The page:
There isn’t the slightest proof that atoms and molecules are conscious. So how do we get past the whole bag of unproven assumptions and outright illusions that flow from scientific realism? What could substitute for reality “out there,” not just with scientists but with ordinary citizens?

The best candidate is consciousness itself, not as a property of anything (mind or matter) but as the root and source of everything. This position is known as non-dual realism, and it has existed for thousands of years in the world’s wisdom traditions. The basis of non-dualism is simplicity itself: there is only one reality. Naïve realism and scientific realism agree with this proposition, but they have plumped for the wrong candidate, forcing physical “things” to create mind when that is obviously impossible. Rational thought often works like the children’s game, king of the hill, only in this case it is the strongest idea rather than the strongest kid who gets to be king and stand on top.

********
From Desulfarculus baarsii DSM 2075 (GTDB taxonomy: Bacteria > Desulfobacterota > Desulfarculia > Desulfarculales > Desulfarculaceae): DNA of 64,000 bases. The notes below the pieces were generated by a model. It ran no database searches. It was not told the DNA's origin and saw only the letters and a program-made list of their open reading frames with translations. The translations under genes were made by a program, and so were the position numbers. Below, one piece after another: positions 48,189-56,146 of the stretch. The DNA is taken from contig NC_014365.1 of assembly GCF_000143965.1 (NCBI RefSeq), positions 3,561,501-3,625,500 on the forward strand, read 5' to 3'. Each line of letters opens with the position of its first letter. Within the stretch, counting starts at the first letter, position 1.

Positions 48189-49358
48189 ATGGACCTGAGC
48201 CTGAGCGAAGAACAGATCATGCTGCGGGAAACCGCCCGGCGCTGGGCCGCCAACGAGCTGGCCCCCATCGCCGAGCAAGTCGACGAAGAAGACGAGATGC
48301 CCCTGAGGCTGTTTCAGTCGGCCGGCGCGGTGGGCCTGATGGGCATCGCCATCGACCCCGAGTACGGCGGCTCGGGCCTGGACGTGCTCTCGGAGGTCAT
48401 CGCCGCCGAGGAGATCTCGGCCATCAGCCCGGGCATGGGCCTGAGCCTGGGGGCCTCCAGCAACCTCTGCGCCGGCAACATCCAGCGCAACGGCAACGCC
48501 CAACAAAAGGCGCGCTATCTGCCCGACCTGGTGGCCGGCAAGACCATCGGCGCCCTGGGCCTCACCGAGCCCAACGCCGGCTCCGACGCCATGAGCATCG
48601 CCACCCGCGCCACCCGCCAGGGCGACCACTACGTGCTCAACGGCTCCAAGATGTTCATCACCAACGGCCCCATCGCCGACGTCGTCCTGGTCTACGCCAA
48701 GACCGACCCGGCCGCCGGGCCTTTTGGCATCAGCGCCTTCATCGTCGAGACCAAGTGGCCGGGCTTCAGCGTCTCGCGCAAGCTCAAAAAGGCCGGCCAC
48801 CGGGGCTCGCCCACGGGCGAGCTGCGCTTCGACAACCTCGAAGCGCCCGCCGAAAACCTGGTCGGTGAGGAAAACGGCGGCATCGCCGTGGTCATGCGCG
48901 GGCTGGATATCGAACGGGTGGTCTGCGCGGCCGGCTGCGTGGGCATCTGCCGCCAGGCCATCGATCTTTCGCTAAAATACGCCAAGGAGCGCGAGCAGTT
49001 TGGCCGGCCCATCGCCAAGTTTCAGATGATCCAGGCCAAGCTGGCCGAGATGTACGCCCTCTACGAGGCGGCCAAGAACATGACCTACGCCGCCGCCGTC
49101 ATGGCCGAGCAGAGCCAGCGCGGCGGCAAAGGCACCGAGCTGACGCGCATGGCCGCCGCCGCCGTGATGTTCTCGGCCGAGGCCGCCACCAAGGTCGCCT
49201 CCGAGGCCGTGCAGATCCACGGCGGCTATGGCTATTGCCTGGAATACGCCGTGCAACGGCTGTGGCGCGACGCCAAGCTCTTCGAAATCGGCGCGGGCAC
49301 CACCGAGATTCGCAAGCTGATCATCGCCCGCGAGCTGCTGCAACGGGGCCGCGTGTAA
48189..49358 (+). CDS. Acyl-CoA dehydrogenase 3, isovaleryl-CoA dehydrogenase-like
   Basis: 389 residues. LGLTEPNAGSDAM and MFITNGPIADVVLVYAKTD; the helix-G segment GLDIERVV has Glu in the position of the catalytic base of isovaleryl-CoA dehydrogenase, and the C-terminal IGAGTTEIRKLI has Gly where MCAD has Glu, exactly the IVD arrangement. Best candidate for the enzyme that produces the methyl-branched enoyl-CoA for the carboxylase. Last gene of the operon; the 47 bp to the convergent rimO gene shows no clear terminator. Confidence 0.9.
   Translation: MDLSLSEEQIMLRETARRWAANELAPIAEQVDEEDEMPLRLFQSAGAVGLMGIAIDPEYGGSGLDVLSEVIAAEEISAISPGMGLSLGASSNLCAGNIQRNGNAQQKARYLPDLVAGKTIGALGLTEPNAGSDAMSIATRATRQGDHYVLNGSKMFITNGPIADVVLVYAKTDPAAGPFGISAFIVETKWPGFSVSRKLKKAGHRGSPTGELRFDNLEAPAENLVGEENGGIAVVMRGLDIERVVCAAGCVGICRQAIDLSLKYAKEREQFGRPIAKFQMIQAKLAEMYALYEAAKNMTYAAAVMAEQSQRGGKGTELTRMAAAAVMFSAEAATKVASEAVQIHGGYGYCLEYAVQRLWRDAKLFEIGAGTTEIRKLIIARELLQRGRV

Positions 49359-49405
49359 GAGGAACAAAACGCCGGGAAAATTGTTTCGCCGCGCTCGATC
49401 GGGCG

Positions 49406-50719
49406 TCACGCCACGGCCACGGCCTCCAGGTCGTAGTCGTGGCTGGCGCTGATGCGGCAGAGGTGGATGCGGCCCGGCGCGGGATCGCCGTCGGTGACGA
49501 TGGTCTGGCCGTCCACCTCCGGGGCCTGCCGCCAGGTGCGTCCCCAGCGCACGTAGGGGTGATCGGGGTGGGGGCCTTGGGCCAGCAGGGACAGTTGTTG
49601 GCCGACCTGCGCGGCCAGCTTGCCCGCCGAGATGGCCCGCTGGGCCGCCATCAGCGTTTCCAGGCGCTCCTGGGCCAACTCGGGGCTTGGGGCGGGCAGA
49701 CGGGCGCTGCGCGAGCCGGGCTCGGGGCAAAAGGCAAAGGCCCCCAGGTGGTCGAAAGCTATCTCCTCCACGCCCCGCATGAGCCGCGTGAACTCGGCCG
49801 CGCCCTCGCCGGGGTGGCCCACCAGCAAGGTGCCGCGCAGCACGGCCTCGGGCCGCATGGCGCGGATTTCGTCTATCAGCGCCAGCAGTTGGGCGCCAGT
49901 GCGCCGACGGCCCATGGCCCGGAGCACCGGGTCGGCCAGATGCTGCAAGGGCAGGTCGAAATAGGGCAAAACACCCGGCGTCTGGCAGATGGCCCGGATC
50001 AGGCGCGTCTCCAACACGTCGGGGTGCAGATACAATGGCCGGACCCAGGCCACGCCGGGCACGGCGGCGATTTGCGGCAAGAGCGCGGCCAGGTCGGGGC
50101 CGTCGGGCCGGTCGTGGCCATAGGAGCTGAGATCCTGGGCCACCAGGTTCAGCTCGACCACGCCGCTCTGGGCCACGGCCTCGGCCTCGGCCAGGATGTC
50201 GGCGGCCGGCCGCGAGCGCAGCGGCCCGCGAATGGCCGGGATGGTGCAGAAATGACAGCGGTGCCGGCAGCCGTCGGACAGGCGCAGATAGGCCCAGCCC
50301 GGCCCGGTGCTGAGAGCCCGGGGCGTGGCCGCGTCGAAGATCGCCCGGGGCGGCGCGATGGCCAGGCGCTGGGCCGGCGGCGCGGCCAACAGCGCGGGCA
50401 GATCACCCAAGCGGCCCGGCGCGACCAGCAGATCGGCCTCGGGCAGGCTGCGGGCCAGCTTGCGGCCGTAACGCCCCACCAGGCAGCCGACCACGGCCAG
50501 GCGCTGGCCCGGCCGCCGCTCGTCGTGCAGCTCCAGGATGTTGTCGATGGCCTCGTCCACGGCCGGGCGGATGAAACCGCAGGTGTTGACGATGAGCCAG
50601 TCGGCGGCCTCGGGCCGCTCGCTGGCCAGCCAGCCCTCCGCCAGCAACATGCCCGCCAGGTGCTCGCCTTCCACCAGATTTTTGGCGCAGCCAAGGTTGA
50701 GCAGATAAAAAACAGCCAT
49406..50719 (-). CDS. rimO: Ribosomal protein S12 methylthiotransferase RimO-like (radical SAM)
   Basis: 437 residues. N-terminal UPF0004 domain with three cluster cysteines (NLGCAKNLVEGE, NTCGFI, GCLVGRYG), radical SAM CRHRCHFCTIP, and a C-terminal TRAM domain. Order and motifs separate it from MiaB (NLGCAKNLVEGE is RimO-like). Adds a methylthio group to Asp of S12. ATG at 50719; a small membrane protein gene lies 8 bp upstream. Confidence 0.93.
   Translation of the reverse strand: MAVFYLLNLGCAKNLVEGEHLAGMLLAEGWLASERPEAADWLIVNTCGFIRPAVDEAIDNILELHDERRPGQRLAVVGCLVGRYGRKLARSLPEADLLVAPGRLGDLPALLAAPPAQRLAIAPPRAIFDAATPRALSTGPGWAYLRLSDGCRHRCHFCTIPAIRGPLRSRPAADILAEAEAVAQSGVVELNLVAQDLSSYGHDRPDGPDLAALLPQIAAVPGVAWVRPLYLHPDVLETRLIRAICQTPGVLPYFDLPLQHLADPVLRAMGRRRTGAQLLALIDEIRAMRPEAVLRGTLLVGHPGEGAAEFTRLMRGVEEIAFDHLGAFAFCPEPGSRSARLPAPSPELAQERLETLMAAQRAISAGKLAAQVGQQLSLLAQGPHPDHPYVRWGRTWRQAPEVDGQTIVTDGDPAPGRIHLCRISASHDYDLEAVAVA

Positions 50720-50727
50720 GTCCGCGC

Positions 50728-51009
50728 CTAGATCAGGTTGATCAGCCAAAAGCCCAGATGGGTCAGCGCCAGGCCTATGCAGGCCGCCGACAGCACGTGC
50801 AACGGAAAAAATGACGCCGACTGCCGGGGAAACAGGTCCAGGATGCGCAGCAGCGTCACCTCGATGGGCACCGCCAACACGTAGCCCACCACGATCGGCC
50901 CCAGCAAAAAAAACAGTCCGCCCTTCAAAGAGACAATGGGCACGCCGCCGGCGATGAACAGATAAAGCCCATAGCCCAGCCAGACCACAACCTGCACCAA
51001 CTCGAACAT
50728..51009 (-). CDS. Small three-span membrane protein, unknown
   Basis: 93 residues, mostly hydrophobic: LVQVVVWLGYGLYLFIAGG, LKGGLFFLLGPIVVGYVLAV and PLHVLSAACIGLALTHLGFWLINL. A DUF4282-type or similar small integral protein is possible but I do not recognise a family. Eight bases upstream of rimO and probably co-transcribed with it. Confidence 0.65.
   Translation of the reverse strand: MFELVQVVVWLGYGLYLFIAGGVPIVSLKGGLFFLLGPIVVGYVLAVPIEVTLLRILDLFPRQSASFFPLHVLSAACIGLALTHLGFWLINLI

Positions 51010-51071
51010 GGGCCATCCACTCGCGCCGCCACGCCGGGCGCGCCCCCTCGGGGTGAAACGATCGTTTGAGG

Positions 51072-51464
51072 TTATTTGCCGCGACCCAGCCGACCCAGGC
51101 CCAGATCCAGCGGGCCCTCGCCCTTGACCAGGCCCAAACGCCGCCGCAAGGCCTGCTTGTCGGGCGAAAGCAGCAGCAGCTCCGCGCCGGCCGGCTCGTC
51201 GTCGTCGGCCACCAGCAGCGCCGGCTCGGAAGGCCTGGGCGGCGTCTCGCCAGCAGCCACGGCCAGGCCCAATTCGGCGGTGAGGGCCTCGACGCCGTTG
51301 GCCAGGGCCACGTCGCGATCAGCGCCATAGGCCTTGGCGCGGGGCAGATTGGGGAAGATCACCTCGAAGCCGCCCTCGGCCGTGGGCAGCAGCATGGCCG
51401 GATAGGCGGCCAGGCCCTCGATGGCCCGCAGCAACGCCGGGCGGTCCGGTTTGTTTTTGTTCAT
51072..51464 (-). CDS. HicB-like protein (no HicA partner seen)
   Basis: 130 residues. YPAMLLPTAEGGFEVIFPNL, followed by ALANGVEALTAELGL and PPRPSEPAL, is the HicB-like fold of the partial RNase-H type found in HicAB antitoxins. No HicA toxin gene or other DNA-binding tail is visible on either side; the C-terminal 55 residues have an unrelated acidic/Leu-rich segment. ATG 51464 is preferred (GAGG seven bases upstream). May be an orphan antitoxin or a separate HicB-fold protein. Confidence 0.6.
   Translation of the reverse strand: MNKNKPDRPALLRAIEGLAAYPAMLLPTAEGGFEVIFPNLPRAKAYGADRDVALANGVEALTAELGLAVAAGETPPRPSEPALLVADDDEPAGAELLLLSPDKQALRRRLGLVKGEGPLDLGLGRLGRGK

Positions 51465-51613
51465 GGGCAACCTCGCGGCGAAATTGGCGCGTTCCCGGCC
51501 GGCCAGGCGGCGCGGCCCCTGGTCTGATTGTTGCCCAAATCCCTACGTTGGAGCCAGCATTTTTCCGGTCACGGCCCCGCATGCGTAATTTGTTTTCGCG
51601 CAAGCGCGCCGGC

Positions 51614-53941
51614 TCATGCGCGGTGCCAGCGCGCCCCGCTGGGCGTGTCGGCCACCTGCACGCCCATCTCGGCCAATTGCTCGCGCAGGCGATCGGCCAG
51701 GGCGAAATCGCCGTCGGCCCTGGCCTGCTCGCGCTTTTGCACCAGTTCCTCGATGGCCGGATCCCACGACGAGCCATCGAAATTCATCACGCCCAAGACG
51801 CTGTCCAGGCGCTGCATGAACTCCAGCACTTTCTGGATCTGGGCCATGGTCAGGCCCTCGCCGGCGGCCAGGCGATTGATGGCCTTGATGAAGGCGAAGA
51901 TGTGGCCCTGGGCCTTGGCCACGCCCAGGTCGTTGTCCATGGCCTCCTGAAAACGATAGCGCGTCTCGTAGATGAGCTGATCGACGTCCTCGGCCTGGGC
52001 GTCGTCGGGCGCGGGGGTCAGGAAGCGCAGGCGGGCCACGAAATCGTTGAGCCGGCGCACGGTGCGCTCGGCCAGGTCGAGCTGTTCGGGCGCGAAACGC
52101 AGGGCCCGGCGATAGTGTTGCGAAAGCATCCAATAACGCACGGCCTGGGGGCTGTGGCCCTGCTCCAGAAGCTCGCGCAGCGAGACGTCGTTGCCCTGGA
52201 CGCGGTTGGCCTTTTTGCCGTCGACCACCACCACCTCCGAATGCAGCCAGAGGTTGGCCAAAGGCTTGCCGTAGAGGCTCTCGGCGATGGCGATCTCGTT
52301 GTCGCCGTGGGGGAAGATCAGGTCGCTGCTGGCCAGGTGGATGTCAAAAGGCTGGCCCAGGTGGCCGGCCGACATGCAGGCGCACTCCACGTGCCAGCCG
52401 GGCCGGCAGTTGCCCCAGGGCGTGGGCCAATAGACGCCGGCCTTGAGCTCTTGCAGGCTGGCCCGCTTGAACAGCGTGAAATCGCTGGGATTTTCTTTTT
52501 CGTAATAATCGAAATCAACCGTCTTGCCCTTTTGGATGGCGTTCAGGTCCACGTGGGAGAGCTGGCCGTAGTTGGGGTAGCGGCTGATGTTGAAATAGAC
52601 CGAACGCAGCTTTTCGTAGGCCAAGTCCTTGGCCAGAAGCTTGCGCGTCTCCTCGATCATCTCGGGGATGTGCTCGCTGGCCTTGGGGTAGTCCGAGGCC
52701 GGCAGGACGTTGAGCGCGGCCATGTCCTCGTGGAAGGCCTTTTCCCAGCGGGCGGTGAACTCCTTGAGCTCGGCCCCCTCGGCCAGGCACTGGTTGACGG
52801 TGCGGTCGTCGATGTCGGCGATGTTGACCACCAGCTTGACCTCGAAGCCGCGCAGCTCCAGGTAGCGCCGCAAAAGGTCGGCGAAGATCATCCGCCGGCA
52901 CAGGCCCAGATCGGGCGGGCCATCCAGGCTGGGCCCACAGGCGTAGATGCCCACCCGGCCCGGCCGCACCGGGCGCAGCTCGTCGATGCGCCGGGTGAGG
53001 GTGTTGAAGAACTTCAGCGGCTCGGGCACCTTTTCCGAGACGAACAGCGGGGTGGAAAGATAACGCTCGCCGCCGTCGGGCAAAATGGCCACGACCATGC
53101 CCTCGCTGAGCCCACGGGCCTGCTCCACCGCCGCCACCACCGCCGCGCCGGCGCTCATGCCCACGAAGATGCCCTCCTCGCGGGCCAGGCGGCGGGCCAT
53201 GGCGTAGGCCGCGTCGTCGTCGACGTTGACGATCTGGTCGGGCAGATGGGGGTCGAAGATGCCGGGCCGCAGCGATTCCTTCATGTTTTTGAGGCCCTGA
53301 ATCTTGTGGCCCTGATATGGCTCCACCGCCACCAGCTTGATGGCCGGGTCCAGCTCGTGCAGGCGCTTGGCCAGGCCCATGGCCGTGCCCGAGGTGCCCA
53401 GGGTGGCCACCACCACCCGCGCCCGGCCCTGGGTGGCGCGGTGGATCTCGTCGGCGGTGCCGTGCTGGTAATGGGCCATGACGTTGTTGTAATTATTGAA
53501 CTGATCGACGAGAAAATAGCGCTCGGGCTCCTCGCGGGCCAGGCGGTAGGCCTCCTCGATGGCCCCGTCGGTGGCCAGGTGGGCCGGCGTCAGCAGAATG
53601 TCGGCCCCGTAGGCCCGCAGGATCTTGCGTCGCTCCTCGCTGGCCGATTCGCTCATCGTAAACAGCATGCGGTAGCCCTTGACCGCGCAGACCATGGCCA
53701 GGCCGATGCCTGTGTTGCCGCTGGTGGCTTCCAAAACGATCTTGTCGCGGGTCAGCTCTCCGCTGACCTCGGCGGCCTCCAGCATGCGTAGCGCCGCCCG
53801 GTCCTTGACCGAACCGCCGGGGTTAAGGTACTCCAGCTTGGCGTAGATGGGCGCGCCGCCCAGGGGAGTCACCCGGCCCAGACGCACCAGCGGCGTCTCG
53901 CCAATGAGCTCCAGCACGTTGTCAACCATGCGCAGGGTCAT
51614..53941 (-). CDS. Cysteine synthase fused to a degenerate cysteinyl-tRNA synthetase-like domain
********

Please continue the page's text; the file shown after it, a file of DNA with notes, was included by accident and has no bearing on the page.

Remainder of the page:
Non-dual realism has a second very simple idea to offer: everything we label as “real” is an experience. If anything is real outside human experience, we’ll never know it or be able to prove it. As you can see, replacing a physical world “out there” with conscious experience “in here” strikes scientists as wildly radical. But if non-dual realism isn’t accepted, the dead end that science has created for itself is inevitable.